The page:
$100 billion on the line if second COVID-19 wave takes hold

While Victoria’s deputy chief medical officer Michael Kidd has said that Victoria is yet to reach a second wave, the number of those affected continues to rise along with the death toll.

Overnight, Victoria recorded 127 new cases. The highest number in the state since the pandemic surfaced in the early months of 2020. Two further deaths have also been recorded in the state. The impact of this current rise is more devastating than it has been previously, with suburbs now in lockdown and residents in several commission housing estates not even able to leave their flats.

The economic effects of this current lockdown will be felt for some time to come, as will the broader economic impact on Australia if the trajectory in Victoria continues.

In Victoria specifically, gross state product is expected to fall 1.6 per cent in 2020-21. Victoria was already on track to be hit the hardest of any of Australia’s states, despite the most stringent lockdown laws in the country. Its vulnerability is due to a heavy reliance on migration and foreign student activity.

Construction activity has also been hit, especially construction in inner city areas as people reconsider how safe it is to live in high-density areas.

The silver lining is the planned infrastructure work by government that is overhauling the transport system.

Deloitte Access Economics partner Chris Richardson has forecast that even without a second wave the Australian economy would struggle to recover.

Deloitte claims the cost of a second wave would be upward of $100 billion.

“A genuine second wave would be a disaster – whether or not it was accompanied by substantive second waves in other nations,” chief author Chris Richardson wrote as Deloitte economists released their quarter business outlook.

“On livelihoods, the lost national income would be over $100 billion in the next couple of years alone, and there would be ongoing damage in both jobs and joblessness. The stakes are really, really high,” Richardson said.

Deloitte has predicted that even without a second wave, Australia’s economy will contract by 0.1 per cent in 2020 and by 0.4 per cent in 2021 – the longest contraction since recession in the 1980s.

Unemployment is set to average 8.2% over the next 12 months, with Deloitte analysts predicting it will remain high and will not drop back to 5.1 per cent before 2025.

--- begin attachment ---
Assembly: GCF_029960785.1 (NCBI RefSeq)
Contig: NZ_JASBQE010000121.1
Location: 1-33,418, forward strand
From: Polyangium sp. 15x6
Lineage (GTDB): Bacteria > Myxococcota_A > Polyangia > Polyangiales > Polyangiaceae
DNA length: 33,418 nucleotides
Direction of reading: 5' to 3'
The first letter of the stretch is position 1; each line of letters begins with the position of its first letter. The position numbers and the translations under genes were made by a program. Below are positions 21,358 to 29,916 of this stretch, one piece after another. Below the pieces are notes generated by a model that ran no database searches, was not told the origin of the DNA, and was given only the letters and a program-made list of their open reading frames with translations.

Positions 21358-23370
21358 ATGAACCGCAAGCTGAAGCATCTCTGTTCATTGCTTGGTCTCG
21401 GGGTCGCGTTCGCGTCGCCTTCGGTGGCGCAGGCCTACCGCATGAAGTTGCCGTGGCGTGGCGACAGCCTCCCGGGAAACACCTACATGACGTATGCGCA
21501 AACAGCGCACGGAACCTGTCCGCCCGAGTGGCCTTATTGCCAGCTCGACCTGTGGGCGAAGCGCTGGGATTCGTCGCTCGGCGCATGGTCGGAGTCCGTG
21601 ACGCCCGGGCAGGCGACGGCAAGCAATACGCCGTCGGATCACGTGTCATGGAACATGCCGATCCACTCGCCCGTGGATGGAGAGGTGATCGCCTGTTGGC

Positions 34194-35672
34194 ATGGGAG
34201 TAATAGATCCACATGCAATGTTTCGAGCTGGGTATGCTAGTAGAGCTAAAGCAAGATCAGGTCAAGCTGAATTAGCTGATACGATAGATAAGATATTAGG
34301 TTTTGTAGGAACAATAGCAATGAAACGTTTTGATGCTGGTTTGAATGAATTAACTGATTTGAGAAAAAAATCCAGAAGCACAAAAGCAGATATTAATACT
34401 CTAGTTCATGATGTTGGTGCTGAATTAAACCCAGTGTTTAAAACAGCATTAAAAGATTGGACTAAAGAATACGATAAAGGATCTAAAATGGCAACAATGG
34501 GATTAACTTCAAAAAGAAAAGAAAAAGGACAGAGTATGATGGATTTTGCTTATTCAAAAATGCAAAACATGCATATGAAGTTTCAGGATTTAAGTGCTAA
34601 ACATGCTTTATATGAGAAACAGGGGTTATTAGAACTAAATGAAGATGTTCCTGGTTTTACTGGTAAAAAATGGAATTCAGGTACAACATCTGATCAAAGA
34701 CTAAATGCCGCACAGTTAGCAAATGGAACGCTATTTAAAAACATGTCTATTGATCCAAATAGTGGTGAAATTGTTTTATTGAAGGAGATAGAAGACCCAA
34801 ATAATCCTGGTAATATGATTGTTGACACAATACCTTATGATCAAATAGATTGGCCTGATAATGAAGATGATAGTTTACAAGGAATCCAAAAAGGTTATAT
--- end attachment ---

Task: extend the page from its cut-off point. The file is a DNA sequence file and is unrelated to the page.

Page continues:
The economy is being hit by what Deloitte terms as a “toxic trio of high debt, high unemployment, and low confidence.

Possible second wave outcomes

The rise in new COVID-19 cases in Victoria and subsequent lockdowns pose a risk to the timing of the recovery, including how quickly Australia can recover.

There is a recovery on the horizon, it is just how quickly it comes. Deloitte suggests robust national economic growth of 5.3 per cent in financial year, 2021-22.

This potential second wave has also reinforced Reserve Bank of Australia (RBA) governor Phillip Lowe’s call for economic stimulus packages to continue.

Mr Lowe warned of a post-coronavirus shadow over the economy in May, saying the JobKeeper wage subsidy program should be extended or tapered to support the recovery.

The government, which has thus far refused to make a call on any stimulus extension, may now have to revisit its position.

Interest rates cannot go much lower, which means government support will be required for some time.

Even if it is not in the form of JobKeeper, Deloitte believes a ‘cheaper, more complex form of stimulus could be introduced.

“It doesn’t say, ‘stop all spending’, but it does very much say, ‘spend differently’ – you might want to add social housing, you might want to do more around infrastructure,” Mr Richardson said.

“One clear thing you shouldn’t do is have lots of stuff end at once.”

Along with a second wave comes a hit to consumer confidence, which means a V-shaped economic recovery is now out of the question. 

There are some industries that will benefit further, mostly those in digital services.

If nothing else, Australia’s economy, in line with the global economy, has shifted to a digital world.

That’s great for those running digital businesses. However, the cost cutting associated with digitisation and the hit to employment, will also have be factored into the government’s response.

We don’t necessarily know yet what the impact of a second wave will be, however should this prediction ring true, a $100 billion hit will be a significant blow and will take several years to overcome. 

This update is not financial advice. This article is general news and information.

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